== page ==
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From Development Programme to Young Banker of the Year runner-up

14 December 2005 Angelo Coppola

This week we profile Isaac Lakhi from the First Rand Group, in the second of our new series in which we interview remarkable people in our industry and country.

On 22 November 2005, Isaac Lakhi was named the runner-up Young Banker of the Year for 2005.

But to understand how remarkable his achievements are, we need to go back to 27 January 1998, when while returning from Durban on the N3 freeway in his 3-series BMW Individual, he was involved in a collision.

Lakhi was airlifted from the scene of the accident to Milpark Hospital where he spent three weeks in intensive care.

As a consequence of the accident, he ended up with a neurological condition.

For years thereafter he was reduced to a "zombie-like" status and despite the problems he experienced with his balance, vision and weight (due to the medication) he went on to graduate with a B-Degree in banking and is currently studying towards his LLB in addition to getting a international diploma in ballroom dancing, a certificate in golf rules & etiquette and successfully completing the 2004 Old Mutual Two Oceans (half) marathon.

In August 2004, he adopted a baby boy who is 16 months old.

Finally Lakhi "re-started" his career on 1 February 2005 on Momentum's Graduate Development Programme, and has recently joined FirstRand's Ask.Us Financial Advice Centre at Clearwater Mall.

He was named employee of the month for November and has twice received an award for generating the highest sales. Finally culminating in being nominated for and chosen as
runner-up in the 'Young Banker of the Year" competition.

Interested in finding out what drives this remarkable and successful young man I asked him the following questions.

Q: How did you adapt to life after your accident and what drives you everyday:

A: Belief and trust in Allah (God); belief in myself and my abilities; refusal to take no for an answer; drawing strength from statesmen like Prophet Muhammed (PBUH) and then Nelson Mandela & Winston Churchill, and entrepreneurs such as Laurie Dippenaar (FirstRand), Ronnie Watson (WesBank), Adrian Gore (Discovery) and Sean Summers (Pick 'n Pay).

Q: How important is personal financial planning to you personally and why?

A: Extremely important. Had I planned properly for the adversity that struck me, I would have been in a different position today.

Q: What are the most important elements of financial planning?

A: Listening to clients, selling in terms of client needs (and not my interests), honesty, integrity and transparency.

Q: How early do you think someone should start planning for their future?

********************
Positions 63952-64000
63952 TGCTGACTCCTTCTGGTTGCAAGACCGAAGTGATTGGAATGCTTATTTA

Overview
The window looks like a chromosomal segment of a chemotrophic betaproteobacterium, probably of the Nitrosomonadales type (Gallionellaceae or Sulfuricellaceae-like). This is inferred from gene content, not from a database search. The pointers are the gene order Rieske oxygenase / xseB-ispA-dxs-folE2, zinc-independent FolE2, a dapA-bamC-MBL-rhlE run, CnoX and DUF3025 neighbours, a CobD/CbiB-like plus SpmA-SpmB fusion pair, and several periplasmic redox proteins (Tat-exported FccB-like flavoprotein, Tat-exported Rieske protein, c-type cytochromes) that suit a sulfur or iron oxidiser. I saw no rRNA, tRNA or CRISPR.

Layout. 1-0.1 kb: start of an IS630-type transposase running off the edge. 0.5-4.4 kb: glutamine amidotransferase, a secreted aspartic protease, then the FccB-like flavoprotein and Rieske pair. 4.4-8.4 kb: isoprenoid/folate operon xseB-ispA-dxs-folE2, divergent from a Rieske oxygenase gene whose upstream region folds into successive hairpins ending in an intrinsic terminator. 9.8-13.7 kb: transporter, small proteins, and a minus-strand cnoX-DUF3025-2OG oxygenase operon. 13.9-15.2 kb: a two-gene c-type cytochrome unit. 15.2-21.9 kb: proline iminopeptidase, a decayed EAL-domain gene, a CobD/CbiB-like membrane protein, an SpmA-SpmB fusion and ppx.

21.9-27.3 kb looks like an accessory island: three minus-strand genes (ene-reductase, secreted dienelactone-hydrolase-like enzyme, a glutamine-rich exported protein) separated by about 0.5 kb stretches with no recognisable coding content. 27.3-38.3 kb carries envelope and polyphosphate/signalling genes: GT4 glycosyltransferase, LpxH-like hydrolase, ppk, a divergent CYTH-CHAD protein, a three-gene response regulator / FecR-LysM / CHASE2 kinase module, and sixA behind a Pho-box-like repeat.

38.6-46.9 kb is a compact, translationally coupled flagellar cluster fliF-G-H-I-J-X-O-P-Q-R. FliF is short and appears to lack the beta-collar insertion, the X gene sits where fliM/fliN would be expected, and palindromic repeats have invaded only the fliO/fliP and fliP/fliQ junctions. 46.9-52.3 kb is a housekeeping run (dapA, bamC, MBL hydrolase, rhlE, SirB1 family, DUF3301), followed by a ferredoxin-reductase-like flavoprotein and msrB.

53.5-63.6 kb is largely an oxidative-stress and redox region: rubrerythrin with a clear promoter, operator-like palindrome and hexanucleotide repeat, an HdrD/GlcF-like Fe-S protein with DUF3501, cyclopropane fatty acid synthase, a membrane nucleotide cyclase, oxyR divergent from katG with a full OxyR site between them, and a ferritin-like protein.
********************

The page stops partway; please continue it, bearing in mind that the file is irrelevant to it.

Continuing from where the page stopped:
A: As early as possible, while in high school. The world is becoming more and more globalised and therefore more competitive. The future belongs to those who plan!

Q: What is your personal view on the commission vs Fee debate?

A: I aggressively support the fee structure. With new legislation such as FAISbeing promulgated, the industry will see a significant metamorphosis, especially over the next decade.

I am of the conviction that the industry will become more credible and reputable and eventually even prestigious. At that point, people will categorise financial advisors in the league of other respected professionals such as lawyers, chartered accountants, actuaries and doctors etc.

People will eventually want to pay for the services of a financial advisor

I also believe that commission does the industry a great injustice as it creates the purport that Financial Advisors are only interested in commission. With the fee dispensation, this will change, albeit this may a take a long time.

Q: What do you think clients expect from a financial advisor as far as expertise and service is concerned?

A: Honesty, reliability, integrity and professionalism. Also, to act in the clients interest, and NOT in the interests of the financial advisor.

Q: If there is one good piece of advice you can give to other financial advisors out there what would it be?

A: Opportunity emanates from adversity (Isaac Lakhi). Winston Churchill said:

"Great success is usually achieved at the expense of great failure."Never give up. Never succumb to defeat. Never say die!

Editors thoughts

* I came away from this interview with a deep sense of humility. It’s truly an inspiration to those of us who often think we are always up against it.
* Listening to, and putting clients interest first are perhaps two of the most important advisory lessons we can learn from him.
* As a father myself I am sure that he will admit that his greatest achievement and inspiration so far has been the adoption of his son.
* Credit must also go to his wife Jeanette Hobson who has stood by him through everything and to whom he dedicated his young bankers’ award.

Quick Polls

QUESTION

Which of the following business models do you favour to achieve a sustainable succession outcome in your financial advice practice?

ANSWER

[a] I will find an independent financial planner to buy my business
[b] I will sell a portion of my advice practice to a large corporate
[c] I will join a large firm and give up my independence
[d] I will invite another independent financial planner to join me
[e] I will partner with a large firm
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